The complex relationship between Mental Health, Crime and the criminal justice system

In the criminal justice system, mental health presents a lot of legal issues. Especially when the individual in question has mental health issues but is not officially diagnosed.  For example, when it comes to murder, under Commonwealth law in Australia, unsoundness of mind can be used as a defence to a criminal charge. Application of this law means that people who are charged with a crime cannot enter a plea or be found guilty because of a mental disorder. 

They are deemed as not fit for trial and become forensic patients. Others are released back into the community with conditions. For the courts to determine mental health as the main cause of the crime, expert witnesses have to attest to the mental status of the individual. And, depending on the nature of the crime, some are released back into the community with conditions, others are treated in a mental health institution. The issue with mental health is that, diagnosing certain mental health issues relies on a set criterion and that criteria changes from time to time.

For example, an NSW study found that 48 per cent of reception inmates and 38% of sentenced had suffered a mental illness in a previous 12 months. This is when the definition of a mental disorder was limited to psychosis, affective disorder or anxiety. When a broader definition of psychiatric disorder was used it found that 74% of the NSW inmate population was affected. The numbers show that there is a higher incidence of mental health in prison than in the general population. For example, in Victoria, 51% of prisoners reported to have received or have been assessed by a psychiatrist or doctor for emotional or mental health problems in the last 12 months.

In another study of mental health and crimes committed, only 7.5% were directly related to symptoms of mental health. the study analysed 429 crimes committed by 143 offenders with three major types of mental illness. 3% of their crimes were directly related to symptoms of depression, 4% were to symptoms of schizophrenia and 10% symptoms of bipolar disorder. The study concludes by saying “the vast majority of people with mental health issues are not violent, not criminal and dangerous” this is supported by the fact that only a small number of criminals who use insanity as a defence are given a lighter sentence.

Invoking mental health as defence takes responsibility away from the person who committed the crime. The standard of culpability is based on the reasonable person test, in other words, what would an average person with intact judgment do in a similar situation. There are some mental health illnesses that society has deemed the person cannot be held accountable if they commit a crime while in the altered mental state. For example, interpretive disorders or split personality. The assumption here is that people with mental health have a defect in the brain, and if they did not have the issue, they would not have committed the said crime.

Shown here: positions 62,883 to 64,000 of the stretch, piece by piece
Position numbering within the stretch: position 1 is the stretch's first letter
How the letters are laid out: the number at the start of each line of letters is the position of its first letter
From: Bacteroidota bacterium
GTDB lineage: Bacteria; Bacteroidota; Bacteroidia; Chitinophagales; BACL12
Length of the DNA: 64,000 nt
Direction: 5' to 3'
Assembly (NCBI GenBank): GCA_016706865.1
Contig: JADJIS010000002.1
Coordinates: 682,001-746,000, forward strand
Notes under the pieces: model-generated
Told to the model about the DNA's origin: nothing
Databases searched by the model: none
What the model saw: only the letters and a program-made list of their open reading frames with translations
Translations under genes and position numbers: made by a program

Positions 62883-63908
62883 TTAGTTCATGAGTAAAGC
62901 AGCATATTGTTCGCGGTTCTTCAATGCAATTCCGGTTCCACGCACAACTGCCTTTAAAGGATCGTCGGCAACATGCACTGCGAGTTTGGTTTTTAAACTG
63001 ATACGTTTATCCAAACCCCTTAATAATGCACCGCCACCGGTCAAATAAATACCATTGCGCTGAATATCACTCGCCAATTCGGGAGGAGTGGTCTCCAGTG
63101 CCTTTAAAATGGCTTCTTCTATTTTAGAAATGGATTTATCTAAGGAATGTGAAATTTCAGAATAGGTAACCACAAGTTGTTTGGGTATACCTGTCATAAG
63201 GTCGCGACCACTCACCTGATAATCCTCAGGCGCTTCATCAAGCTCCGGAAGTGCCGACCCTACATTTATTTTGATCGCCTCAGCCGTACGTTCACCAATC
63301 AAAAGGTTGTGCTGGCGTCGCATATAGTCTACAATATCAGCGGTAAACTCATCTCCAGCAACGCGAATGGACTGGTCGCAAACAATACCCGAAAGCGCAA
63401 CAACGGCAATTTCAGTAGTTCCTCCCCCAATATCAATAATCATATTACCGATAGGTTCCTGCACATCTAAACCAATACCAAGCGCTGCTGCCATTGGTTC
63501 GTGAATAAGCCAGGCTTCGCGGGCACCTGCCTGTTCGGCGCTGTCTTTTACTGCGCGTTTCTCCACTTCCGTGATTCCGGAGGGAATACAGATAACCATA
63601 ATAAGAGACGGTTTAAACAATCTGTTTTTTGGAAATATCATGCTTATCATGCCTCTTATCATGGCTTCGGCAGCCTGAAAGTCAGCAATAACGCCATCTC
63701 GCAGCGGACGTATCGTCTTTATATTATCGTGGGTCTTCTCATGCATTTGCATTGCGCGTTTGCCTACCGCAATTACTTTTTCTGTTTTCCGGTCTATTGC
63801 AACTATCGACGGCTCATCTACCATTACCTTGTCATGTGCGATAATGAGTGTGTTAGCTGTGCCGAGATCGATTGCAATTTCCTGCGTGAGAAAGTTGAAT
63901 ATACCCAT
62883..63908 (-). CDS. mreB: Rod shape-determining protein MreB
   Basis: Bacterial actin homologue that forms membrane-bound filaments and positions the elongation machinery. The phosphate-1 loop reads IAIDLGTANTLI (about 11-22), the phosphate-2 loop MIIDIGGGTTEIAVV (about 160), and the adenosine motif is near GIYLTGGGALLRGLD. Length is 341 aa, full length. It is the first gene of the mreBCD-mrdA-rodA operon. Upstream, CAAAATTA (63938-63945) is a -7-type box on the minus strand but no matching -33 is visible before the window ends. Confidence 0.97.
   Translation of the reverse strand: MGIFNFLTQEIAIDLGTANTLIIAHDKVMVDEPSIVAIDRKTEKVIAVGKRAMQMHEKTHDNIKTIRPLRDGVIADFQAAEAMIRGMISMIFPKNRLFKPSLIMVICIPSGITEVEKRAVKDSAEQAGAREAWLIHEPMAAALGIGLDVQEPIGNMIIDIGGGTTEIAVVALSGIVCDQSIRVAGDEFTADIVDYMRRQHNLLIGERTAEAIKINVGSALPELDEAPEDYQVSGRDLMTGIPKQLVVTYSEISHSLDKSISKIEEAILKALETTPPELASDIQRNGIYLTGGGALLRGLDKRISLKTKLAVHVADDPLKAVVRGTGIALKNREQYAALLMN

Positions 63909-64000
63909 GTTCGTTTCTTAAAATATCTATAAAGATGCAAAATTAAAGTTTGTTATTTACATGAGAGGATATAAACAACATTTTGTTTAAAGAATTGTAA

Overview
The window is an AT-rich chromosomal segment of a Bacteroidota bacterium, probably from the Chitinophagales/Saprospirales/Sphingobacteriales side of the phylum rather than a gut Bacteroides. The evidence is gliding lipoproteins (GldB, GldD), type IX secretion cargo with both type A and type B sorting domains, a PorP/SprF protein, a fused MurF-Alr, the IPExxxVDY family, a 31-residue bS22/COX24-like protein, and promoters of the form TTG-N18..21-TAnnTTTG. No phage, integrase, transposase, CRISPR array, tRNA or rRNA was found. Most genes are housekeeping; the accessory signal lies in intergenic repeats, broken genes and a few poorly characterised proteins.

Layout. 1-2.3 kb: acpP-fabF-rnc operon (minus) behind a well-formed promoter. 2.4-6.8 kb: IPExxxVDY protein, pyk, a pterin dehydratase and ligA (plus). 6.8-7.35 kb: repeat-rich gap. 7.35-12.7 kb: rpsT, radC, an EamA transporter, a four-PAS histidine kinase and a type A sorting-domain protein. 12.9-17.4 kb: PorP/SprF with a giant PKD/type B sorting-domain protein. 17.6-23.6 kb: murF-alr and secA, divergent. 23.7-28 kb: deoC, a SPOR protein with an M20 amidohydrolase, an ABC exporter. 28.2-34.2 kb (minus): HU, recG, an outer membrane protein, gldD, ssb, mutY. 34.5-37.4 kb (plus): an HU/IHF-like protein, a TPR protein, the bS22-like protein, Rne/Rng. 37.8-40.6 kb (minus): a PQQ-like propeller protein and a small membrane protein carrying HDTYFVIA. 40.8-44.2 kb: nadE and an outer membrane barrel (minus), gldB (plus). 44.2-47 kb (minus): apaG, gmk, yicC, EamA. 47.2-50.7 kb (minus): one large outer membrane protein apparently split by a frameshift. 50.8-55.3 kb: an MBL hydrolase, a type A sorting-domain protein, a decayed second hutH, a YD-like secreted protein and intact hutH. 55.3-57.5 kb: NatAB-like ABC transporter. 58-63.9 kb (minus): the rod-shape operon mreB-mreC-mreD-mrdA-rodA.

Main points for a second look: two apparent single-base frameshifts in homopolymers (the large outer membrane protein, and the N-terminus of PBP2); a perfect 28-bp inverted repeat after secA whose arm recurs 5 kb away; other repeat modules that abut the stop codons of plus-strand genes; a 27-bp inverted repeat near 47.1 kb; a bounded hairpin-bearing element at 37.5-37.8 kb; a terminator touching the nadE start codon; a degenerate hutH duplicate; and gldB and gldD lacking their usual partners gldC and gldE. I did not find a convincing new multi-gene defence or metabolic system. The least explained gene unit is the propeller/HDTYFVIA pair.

Acts of evil on the hand are a mystery because if it is not mental illness, what could cause an otherwise rational human being to take the life of another. what would cause a Mum like Susan Smith to strap her children in a car and drive to the river and watch them drown and go on national TV and lie to the whole world.  Did OJ Simpson kill his ex-wife? Unless he reveals it to us himself, we will never know. What brings a person to the point that they go to church, full of people minding their business, looking children and women in the face and opening fire? The mass shooting in Vegas is even more puzzling, this was a man from the outside had everything going on for him, what got him to the point of causing death just for the sake of it.  

Issues in Law

The law differentiates between intent and Motive. The motive in criminal law is described as circumstances that induce an action. The motive in its self is not a crime, however, in criminal proceedings, a motive is allowed to prove in order to make plausible the accused reasons for committing a crime. The intent, on the other hand, is synonymous with Men’s rea, which means the mental state shows liability, which is enforced by law as a crime.

  In a criminal proceeding, a motive is not needed for the verdict. But it is taken into account when sentencing, Motive is broken down into three categories; biological, social and personal. The motive is taken into account in cases involving abused women who kill their husbands or partners. 

Intent to commit a crime means that the individual while fully aware of their actions and consequences acted to bring about the intended outcome. The problem here is that even battered women who kill are most of the times fully aware of their actions. Under the law, battered women who kill their partners, are given lighter sentences because the law takes into account societal inequality.

In conclusion, when a crime is committed involving the taking of another life or mass shooting, people are quick to try and establish a narrative. The way I see it, there are two competing narratives, is it mental health or the person responsible for the crime just evil?

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